Juan González

Media Giant Sinclair, Under Fire for Forcing Anchors to Read Trumpian Screed, Is Rapidly Expanding

While Sinclair Broadcast Group is not a household name, it is one of the most powerful TV companies in the nation. It owns 173 local TV stations across the country, including affiliates of all the major networks. And it’s attempting to grow even larger by purchasing Tribune Media—a $3.9 billion deal currently under regulatory review. Sinclair has been widely criticized for its close ties to the White House. But Sinclair is facing new scrutiny after it ordered news anchors at scores of its affiliate stations to recite nearly identical “must-read” commentaries warning of the dangers of “fake news” in language that echoes President Trump’s rhetoric. The commentaries reached millions of viewers last month and drew widespread attention after the website Deadspin published a video over the weekend showing side-by-side comparisons of the broadcasts from 45 Sinclair-owned stations. We speak to Andy Kroll, senior reporter at Mother Jones magazine.

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'The Battle for Paradise': Naomi Klein on Disaster Capitalism & the Fight for Puerto Rico’s Future

Six months since Hurricane Maria battered the island of Puerto Rico, the island is the site of a pitched battle between wealthy investors—particularly from the technology industry—and everyday Puerto Ricans fighting for a place in their island’s future. The Puerto Rican government has pushed for a series of privatization schemes, including privatizing PREPA, one of the largest public power providers in the United States, and increasing the number of privately run charter schools and private school vouchers. For more, we speak with best-selling author and journalist Naomi Klein, author of “The Shock Doctrine: The Rise of Disaster Capitalism.” Her latest piece for The Intercept, where she is a senior correspondent, is “The Battle for Paradise: Puerto Ricans and Ultrarich 'Puertopians' Are Locked in a Pitched Struggle over How to Remake the Island.”

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Overthrow: 100 Years of U.S. Meddling and Regime Change, From Iran to Nicaragua to Hawaii to Cuba

As special counsel Robert Mueller continues his probe into Russian meddling in the 2016 election, we take a look back at Washington’s record of meddling in elections across the globe. By one count, the United States has interfered in more than 80 foreign elections between 1946 and 2000. And that doesn’t count U.S.-backed coups and invasions. We speak to former New York Times reporter Stephen Kinzer, author of “Overthrow: America’s Century of Regime Change from Hawaii to Iraq.”

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As Student Outrage Builds, Gun Manufacturers Continue Targeting 'Next Generation of Shooters'

In Parkland, Florida, students returned to Marjory Stoneman Douglas High School on Sunday afternoon for the first time inside their school since February 14, when a 19-year-old former student named Nikolas Cruz walked into the school and opened fire with an AR-15 semiautomatic rifle, killing 17 people. This comes as lawmakers return to Capitol Hill today after a one-week vacation. Congress is facing massive pressure to pass gun control measures amid the rise of an unprecedented youth movement, led by Marjory Stoneman Douglas High School students who survived the mass shooting. President Trump has reiterated his calls to arm teachers with concealed weapons. For more, we speak with The Intercept’s investigative reporter Lee Fang, whose recent piece is entitled “Even as a Student Movement Rises, Gun Manufacturers Are Targeting Young People.”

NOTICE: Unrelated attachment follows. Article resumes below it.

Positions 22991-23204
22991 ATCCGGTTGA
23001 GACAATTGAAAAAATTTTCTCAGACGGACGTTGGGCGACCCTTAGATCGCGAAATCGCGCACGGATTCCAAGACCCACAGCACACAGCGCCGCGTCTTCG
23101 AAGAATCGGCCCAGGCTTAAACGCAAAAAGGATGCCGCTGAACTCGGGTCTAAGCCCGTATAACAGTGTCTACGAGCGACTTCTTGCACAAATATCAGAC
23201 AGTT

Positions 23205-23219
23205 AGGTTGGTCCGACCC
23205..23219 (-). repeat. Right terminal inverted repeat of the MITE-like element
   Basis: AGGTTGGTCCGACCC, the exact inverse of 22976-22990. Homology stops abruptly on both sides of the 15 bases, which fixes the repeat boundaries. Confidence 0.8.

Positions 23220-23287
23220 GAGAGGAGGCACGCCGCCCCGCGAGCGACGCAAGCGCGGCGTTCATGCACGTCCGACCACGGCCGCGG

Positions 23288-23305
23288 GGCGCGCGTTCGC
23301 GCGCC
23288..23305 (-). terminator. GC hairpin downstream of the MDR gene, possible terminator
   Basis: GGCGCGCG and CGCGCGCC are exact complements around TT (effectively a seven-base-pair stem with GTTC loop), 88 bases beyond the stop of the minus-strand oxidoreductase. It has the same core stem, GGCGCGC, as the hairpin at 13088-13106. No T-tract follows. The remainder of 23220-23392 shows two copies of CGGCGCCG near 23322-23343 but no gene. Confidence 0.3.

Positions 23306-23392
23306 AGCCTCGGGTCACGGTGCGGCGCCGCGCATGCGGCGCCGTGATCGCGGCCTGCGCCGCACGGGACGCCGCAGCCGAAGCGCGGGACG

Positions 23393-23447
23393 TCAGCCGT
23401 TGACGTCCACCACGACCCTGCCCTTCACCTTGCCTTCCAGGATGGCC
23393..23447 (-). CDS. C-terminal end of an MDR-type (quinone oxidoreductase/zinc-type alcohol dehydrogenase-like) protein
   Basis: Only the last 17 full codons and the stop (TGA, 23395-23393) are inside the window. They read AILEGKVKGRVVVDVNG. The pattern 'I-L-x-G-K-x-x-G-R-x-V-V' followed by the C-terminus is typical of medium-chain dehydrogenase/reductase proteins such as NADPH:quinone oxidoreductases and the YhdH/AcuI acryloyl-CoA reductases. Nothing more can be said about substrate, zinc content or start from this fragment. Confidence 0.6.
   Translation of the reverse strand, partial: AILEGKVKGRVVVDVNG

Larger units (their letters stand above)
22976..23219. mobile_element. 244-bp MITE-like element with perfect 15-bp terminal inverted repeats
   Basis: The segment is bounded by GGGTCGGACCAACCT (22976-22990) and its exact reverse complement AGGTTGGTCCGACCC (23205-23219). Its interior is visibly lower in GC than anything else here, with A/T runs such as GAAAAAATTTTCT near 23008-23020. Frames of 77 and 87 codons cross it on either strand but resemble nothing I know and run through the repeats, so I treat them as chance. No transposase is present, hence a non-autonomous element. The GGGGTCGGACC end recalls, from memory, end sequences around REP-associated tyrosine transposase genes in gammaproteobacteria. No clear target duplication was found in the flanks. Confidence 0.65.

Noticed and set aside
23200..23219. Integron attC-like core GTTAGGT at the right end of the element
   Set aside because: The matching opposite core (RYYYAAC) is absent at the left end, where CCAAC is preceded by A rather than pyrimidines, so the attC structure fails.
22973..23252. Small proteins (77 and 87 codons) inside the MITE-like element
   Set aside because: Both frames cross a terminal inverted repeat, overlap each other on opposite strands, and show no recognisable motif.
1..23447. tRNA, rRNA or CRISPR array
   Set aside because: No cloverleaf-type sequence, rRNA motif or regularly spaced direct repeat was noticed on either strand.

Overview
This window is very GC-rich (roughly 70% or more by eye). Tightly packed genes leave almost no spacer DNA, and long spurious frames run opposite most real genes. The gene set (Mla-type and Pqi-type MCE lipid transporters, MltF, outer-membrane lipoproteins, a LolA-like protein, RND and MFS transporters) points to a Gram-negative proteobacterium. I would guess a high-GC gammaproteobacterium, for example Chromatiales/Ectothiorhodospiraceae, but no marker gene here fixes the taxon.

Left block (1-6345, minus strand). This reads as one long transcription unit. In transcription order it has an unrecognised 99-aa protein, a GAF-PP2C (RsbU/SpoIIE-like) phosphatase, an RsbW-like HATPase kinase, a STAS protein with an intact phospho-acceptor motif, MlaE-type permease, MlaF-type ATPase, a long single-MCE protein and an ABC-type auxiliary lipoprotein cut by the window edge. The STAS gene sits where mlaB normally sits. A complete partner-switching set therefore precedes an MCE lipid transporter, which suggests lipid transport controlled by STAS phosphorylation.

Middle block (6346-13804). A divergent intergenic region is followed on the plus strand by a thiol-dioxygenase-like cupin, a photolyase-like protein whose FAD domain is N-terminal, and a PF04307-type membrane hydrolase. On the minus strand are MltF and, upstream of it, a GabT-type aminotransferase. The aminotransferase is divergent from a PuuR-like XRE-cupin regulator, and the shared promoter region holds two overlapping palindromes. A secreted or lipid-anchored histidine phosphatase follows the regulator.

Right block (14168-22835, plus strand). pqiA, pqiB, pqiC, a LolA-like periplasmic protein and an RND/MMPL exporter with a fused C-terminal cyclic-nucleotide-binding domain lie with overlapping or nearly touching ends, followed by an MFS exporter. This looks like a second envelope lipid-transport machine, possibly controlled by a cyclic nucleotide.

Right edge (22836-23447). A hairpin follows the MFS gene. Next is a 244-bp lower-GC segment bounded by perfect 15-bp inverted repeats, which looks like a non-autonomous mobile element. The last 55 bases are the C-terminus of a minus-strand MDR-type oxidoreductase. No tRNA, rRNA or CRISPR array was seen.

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Robert Reich: Morality and the Common Good Must Be at Center of Fighting Trump’s Economic Agenda

As a presidential candidate, Donald Trump made a promise to the American people: There would be no cuts to Medicare, Medicaid and Social Security. Well, the promise has not been kept. Under his new budget, President Trump proposes a massive increase in Pentagon spending while cutting funding for Medicare, Medicaid and Social Security. Trump’s budget would also slash or completely eliminate core anti-poverty programs that form the heart of the U.S. social safety net, from childhood nutrition to care for the elderly and job training. This comes after President Trump and Republican lawmakers pushed through a $1.5 trillion tax cut that overwhelmingly favors the richest Americans, including President Trump and his own family. We speak to Robert Reich, who served as labor secretary under President Bill Clinton. He is now a professor at the University of California, Berkeley. His most recent book, out today, is titled The Common Good.

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As Deadly Flu Sweeps Country, Koch-Backed Group Fights Paid Sick Leave Policies Nationwide

This week marks 25 years since Bill Clinton signed the Family and Medical Leave Act, which gave employees in the U.S. the right to unpaid time off to care for themselves and family members. A decade later, San Francisco became the first city to approve paid sick leave. Today some 14 million workers in 32 municipalities and nine states have paid sick leave policies. On Thursday, Austin city councilmembers will vote on an ordinance that would make it the first city in the South to require paid sick leave from private employers. But the measure is facing strong opposition from a Koch brothers-backed lobbying group called the National Federation of Independent Business, which is fighting paid sick leave policies across the country. This the same lobbying group that led the opposition to the Affordable Care Act. For more we speak to Gregorio Casar, the Austin city councilmember who introduced the paid sick leave measure. When he first won election in 2014, he was the youngest councilmember in the city’s history. He is the son of Mexican immigrants.

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When Deportation Is a Death Sentence: The Fatal Consequences of U.S. Immigration Policy